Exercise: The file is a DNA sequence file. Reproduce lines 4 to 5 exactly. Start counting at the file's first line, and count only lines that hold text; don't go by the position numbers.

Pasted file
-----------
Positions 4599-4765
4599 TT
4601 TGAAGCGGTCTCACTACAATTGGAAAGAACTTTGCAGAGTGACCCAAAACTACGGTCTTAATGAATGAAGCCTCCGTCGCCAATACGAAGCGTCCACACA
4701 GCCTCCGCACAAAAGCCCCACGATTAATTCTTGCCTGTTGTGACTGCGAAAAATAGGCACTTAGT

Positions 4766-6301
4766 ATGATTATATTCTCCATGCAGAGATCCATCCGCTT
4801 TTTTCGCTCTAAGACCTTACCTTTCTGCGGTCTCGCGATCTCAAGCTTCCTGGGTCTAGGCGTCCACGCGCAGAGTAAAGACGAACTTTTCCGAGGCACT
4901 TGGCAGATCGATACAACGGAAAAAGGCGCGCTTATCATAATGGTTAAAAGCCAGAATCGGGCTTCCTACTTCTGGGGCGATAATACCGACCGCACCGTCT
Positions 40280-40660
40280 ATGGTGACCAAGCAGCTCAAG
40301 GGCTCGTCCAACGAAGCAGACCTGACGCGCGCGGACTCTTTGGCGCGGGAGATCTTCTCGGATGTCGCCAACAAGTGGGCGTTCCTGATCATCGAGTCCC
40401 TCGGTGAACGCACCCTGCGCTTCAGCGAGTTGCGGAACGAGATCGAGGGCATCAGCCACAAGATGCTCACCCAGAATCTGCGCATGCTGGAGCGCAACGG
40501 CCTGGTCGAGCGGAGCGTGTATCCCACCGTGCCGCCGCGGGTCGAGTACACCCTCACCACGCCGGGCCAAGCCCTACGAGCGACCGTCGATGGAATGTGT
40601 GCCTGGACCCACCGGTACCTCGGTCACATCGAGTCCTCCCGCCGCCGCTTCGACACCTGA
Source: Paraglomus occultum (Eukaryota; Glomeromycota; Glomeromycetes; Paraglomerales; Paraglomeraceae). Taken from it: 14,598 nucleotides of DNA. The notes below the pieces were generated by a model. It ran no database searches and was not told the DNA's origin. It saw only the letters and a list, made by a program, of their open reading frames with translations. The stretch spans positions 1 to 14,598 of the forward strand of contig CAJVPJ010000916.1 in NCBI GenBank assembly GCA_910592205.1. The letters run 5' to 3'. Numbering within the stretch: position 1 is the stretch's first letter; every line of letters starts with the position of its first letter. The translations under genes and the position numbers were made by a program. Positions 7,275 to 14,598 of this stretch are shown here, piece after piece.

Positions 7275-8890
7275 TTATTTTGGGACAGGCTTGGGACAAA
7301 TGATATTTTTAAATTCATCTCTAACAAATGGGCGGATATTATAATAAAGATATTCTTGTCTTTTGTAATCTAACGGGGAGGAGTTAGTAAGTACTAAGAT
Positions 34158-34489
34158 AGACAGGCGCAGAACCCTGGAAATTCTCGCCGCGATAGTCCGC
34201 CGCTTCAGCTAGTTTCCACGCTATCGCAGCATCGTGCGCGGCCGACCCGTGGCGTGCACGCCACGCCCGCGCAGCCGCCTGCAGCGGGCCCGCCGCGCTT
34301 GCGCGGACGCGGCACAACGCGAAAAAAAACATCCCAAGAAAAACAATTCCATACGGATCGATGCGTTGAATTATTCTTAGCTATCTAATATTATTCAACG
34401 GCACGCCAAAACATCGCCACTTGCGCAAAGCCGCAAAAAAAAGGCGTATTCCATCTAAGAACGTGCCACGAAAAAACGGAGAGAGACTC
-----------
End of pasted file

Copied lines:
4701 GCCTCCGCACAAAAGCCCCACGATTAATTCTTGCCTGTTGTGACTGCGAAAAATAGGCACTTAGT

Positions 4766-6301